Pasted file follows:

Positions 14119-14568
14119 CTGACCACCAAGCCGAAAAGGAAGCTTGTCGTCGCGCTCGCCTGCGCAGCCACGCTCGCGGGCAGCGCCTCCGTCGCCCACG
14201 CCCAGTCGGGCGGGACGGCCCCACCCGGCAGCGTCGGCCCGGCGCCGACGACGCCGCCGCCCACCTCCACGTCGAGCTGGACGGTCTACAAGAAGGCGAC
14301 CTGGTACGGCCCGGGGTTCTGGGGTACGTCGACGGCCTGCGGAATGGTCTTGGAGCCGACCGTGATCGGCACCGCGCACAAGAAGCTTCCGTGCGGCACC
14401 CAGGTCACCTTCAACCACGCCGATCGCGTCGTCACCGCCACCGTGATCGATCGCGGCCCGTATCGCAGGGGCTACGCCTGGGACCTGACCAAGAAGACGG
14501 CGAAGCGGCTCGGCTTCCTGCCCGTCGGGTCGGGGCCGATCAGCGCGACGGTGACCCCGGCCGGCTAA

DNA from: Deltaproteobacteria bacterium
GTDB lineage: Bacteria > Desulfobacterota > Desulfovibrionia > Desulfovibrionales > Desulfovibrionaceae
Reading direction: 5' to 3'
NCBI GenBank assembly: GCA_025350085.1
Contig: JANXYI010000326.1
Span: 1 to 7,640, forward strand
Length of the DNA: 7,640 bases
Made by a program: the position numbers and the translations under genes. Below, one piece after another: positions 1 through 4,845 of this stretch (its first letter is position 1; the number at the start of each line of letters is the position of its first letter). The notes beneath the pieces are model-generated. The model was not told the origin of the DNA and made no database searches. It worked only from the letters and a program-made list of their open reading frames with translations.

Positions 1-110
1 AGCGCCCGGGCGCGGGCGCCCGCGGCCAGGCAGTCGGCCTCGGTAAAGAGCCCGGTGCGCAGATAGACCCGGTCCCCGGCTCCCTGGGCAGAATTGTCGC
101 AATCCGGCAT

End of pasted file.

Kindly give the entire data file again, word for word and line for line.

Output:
Positions 14119-14568
14119 CTGACCACCAAGCCGAAAAGGAAGCTTGTCGTCGCGCTCGCCTGCGCAGCCACGCTCGCGGGCAGCGCCTCCGTCGCCCACG
14201 CCCAGTCGGGCGGGACGGCCCCACCCGGCAGCGTCGGCCCGGCGCCGACGACGCCGCCGCCCACCTCCACGTCGAGCTGGACGGTCTACAAGAAGGCGAC
14301 CTGGTACGGCCCGGGGTTCTGGGGTACGTCGACGGCCTGCGGAATGGTCTTGGAGCCGACCGTGATCGGCACCGCGCACAAGAAGCTTCCGTGCGGCACC
14401 CAGGTCACCTTCAACCACGCCGATCGCGTCGTCACCGCCACCGTGATCGATCGCGGCCCGTATCGCAGGGGCTACGCCTGGGACCTGACCAAGAAGACGG
14501 CGAAGCGGCTCGGCTTCCTGCCCGTCGGGTCGGGGCCGATCAGCGCGACGGTGACCCCGGCCGGCTAA

DNA from: Deltaproteobacteria bacterium
GTDB lineage: Bacteria > Desulfobacterota > Desulfovibrionia > Desulfovibrionales > Desulfovibrionaceae
Reading direction: 5' to 3'
NCBI GenBank assembly: GCA_025350085.1
Contig: JANXYI010000326.1
Span: 1 to 7,640, forward strand
Length of the DNA: 7,640 bases
Made by a program: the position numbers and the translations under genes. Below, one piece after another: positions 1 through 4,845 of this stretch (its first letter is position 1; the number at the start of each line of letters is the position of its first letter). The notes beneath the pieces are model-generated. The model was not told the origin of the DNA and made no database searches. It worked only from the letters and a program-made list of their open reading frames with translations.

Positions 1-110
1 AGCGCCCGGGCGCGGGCGCCCGCGGCCAGGCAGTCGGCCTCGGTAAAGAGCCCGGTGCGCAGATAGACCCGGTCCCCGGCTCCCTGGGCAGAATTGTCGC
101 AATCCGGCAT